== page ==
As a dancer, I love modern dance, but I am also trained in Afro Cuban, Latin, and Hip Hop. I love challenging myself as a dancer, and you can see the Influence of these styles reflected in my choreography. In 2013 I decided to create Impulse dance company, a multi-generational dance company. It was important for me to create a space that would cultivate the relationship between young and adult movers. I was able to produce three dance staged productions from 2013-2015, a touring dance show for schools titled I speak…dance! And teach classes as an independent artist. It was incredibly challenging to make all of this happen as a solo artist. But it was possible due to the infinite support of my familia, students, and community.

My hope is to continue creating art and dance that invites people to come together and ignite conversations that are inclusive. I always look forward to the exchange both art forms create because the experience of seeing art or dance stirs the most inner fibers of the soul.

Artists face many challenges, but what do you feel is the most pressing among them?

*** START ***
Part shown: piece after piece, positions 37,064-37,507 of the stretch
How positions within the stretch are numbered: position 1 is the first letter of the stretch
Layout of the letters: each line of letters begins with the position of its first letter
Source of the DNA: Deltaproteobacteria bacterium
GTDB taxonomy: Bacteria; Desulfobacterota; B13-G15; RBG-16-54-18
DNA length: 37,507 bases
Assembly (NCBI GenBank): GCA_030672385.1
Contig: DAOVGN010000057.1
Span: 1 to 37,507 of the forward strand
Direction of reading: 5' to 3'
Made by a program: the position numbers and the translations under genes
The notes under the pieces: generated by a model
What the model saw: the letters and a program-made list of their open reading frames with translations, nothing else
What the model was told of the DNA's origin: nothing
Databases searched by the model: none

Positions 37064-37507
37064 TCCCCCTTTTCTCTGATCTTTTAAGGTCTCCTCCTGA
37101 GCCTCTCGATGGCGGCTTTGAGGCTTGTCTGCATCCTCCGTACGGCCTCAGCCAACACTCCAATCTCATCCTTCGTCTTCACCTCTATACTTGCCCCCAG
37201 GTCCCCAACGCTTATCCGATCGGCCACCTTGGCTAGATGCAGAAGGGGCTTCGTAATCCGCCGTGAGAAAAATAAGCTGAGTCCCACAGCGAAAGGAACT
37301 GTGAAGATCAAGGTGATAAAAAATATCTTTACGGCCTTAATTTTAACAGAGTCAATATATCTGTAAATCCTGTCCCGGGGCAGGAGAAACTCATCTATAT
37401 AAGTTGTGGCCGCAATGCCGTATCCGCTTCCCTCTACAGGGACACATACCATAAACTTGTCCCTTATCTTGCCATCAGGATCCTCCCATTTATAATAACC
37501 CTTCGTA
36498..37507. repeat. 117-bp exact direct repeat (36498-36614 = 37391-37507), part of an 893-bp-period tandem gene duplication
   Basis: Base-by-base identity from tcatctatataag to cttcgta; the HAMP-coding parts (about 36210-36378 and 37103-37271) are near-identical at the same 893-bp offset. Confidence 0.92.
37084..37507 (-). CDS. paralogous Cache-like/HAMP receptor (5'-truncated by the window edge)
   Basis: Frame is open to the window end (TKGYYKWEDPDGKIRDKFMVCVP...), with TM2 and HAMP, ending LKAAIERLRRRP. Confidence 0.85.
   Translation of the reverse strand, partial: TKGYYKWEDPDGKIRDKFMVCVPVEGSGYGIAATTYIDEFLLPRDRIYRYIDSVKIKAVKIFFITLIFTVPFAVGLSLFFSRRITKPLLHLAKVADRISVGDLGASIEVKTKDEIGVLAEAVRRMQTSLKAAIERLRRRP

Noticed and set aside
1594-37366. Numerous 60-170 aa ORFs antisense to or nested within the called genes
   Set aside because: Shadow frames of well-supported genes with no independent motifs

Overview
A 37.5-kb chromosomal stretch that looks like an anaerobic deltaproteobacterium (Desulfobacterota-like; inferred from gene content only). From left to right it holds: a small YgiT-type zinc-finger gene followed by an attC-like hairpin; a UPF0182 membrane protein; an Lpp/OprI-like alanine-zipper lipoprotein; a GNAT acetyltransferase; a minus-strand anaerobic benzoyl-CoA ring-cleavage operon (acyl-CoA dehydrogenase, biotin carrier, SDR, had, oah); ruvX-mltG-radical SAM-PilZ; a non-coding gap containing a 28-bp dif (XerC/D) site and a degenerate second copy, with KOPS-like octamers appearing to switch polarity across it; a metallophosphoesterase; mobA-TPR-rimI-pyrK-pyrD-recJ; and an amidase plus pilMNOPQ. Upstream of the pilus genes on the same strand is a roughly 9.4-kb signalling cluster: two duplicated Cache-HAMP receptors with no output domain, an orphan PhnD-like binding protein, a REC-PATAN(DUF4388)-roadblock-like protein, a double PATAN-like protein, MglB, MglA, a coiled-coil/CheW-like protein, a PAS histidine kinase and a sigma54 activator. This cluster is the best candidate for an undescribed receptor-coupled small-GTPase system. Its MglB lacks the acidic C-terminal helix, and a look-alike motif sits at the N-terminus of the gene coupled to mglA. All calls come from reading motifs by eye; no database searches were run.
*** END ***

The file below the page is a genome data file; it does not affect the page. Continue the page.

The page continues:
As an arts educator the challenges can be present in many forms. Having to reaffirm the credibility, value and importance of arts in school continues to be heart breaking. The presence of the arts in k-12 schools are scarce and sometimes non existent. One of the challenges lies within the administration school system. For example; a graduate with a fine arts bachelors degree can not have or teach their own classroom in any school grade k-12 without a teaching credential. But then the teaching credential is not inclusive of all art forms. There are only two included in credentials: art and music and while these two are absolutely important to teach, performing arts needs to be equally included but it doesn’t exist. The testing is also a big challenge that limits the presence of great fine arts teacher in the classroom. Tests don’t support the knowledge acquired through the fine arts. And while a Visual arts or Dance teacher can support the learning of geometry our expertise is not algebra, it is the arts. Don’t get me wrong artists’ can find a purposeful way to support the classroom teacher in math, literacy and science, but why test a fine arts teacher in algebra to teach dance in the classroom? A lot of times not having the teacher credential means no permanent continuous presence of art, dance, music and theatre in the school system. Students need the arts in the school as part as the academia not just sometimes but everyday as part of a students learning process. Arts in the school builds infinite moments of discovery and consistent growth, trust, courage, respect and understanding that doesn’t just stay in the classroom but is taken into the world.